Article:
Birds : Look, listen, and learn
Spring on the Vineyard is not the warm, tranquil, idyllic, season that one might dream about. Instead it is typically short periods of cold weather interspersed with nasty fast-moving frontal systems. Think back to earlier this week! A spring day with raging easterly winds and lots of driving rain can feel just as cold as any day in midwinter.
The effects provided by the cool ocean waters surrounding the Island that make it so nice in the heat of summer keep it much colder at this season than places on the mainland that are just a few miles inland. This temperature lag results in a delay in emergent vegetation that delays the availability of insects.
Hence the Vineyard in the spring migration is an unfriendly place for insectivorous birds. Consequently, evolution has favored living birds of various species that have survived by migrating north in the spring staying inland, away from the dangerous coastline. It is an eye-opening treat for a birder accustomed to Vineyard spring birding to visit the middle of the country in April or early May. The bird migration is staggering in terms of numbers and variety of birds. It is unlike anything that the coastal birder here would ever encounter.
Indeed for birding the Island in spring is a completely different place than in the fall. The spring migration consists of a small fraction of the profusion of birds that visit this outpost during the southern portion of their annual migration, in September and October. Nonetheless, the spring arrival of returning breeding birds, of water birds going around and over the island, and the intensity of the resident birds make this a delightful time of year.
Hotspots in spring
Another anomaly on the Vineyard in spring is the proclivity of microclimates. Well-known to growers of all things but especially to grape growers/wine makers, the cool Vineyard spring has mini hotspots.
Some sheltered and south-facing places can be fully six weeks ahead of the south shore of the Island. Downtown Vineyard Haven, to a lesser extent downtown Edgartown and Oak Bluffs, and many isolated and private homes and yards, have created their own microclimate that flowers and greens up far earlier than surrounding landscapes. These are enormously attractive to migrant birds and therefore the most productive spring birding spots.
Returning breeding birds have been making themselves heard and seen. The king of the Vineyard birding scene in spring, the osprey, has returned, delighting observers young and old, new and experienced. The first look at one of these impressive raptors on a cold March day never fails to deliver shivers that have nothing to do with the temperature.
Ospreys arrived seemingly simultaneously at several locations on the Vineyard. Reports were sluggish and trickled in compared to most years. No doubt the weather delayed the return of some birds, frustrating observers who were anxiously awaiting the Island appearance of these superb fish eagles. But now they're here, and more are on the way.
Killdeer, grassland-loving plovers, have been seen a couple of times of late. Land birds are starting to trickle in and resident birds are getting more vocal daily. The start of the breeding dawn chorus is already taking effect. The calls of many bird species that will be feeding young in late May and June are hard to miss both at dawn and dusk. The plaintive call of the mourning dove, the loud, cheerful rambunctious calls of the Carolina wren, the whistled two-syllable love call of the black-capped chickadee, feee-beee on the same pitch, are all common and widespread noises on the Vineyard at this season.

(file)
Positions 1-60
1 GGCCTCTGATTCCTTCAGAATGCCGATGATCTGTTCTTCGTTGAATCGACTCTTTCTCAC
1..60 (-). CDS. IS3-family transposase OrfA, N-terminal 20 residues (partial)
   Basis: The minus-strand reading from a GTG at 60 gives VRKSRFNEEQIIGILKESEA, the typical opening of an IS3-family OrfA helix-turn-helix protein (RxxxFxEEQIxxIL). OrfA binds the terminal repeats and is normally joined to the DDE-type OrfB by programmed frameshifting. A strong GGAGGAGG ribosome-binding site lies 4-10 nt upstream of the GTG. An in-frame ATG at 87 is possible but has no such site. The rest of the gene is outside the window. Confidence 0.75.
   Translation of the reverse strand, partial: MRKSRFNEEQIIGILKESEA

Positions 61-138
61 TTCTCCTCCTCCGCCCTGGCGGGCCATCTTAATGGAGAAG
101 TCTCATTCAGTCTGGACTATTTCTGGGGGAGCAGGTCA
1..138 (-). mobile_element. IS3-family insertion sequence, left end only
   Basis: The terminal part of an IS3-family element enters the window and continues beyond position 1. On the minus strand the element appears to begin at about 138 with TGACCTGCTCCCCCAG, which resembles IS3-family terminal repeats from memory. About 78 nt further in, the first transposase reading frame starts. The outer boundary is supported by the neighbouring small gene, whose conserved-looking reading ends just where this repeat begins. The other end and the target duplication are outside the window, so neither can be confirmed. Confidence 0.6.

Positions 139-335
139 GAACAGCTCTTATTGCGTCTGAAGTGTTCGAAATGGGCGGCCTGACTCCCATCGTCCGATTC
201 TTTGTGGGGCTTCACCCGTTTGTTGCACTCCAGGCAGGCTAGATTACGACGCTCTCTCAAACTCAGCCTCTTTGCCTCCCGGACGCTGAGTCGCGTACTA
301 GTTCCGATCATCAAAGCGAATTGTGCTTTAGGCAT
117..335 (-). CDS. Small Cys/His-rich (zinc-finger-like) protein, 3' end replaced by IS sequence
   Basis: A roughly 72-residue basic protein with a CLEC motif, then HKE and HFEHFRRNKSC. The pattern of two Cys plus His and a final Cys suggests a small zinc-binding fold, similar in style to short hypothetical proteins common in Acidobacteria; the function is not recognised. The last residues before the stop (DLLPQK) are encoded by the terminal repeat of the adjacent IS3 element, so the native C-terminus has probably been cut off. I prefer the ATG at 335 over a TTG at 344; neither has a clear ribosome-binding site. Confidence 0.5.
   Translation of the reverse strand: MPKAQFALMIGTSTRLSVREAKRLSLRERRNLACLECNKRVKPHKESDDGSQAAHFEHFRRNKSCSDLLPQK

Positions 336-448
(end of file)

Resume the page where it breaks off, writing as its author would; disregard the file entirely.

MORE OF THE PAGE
The spring is time to hone one's ears, reacquainting the sounds birds make with the sounds rattling around in one's head. For beginning birders this is a great time to start looking at birds. Advantages that facilitate learning what birds are what at this season are many. The birds are calling and conspicuous, as leaves are not out. Birds stand out, and even act as if they are insulted if you don't look at them.
The calling birds are defending territories. They really are not going anywhere except to a tree nearby if they get spooked. With a little patience and practice with binoculars, you will soon be identifying with confidence the birds in your neighborhood or yard. Once you identify your first song sparrow, white-breasted nuthatch or American goldfinch, you will start accelerating up the learning curve.
You most likely already know American crow, American robin, blue jay, cardinal and the like. If you start now by the end of May you will be able to identify over 75 species well on your way to becoming familiar with over a third of the species you might see in a lifetime on the Island.
New birds are arriving almost daily, and there may be some surprises mixed in. The recent heavy rains and strong winds will most likely blow some wayward migrants to Vineyard shores. Colorful indigo buntings, summer tanagers and perhaps prothonotary warblers all distinct possibilities after storms in late March and April.
Until next time - keep your eyes to the sky!
Thanks, Vern. The "next time" may be quite some time down the road, it turns out. Vern Laux has decided to step down as the Birds columnist. The Times thanks him heartily for his contributions over the years and wishes him well in future endeavors. For readers who might panic about this being Vern's swan song, cold turkey withdrawal may not be permanent. Vern has agreed to send along occasional submissions in the future, when the spirit and topic move him.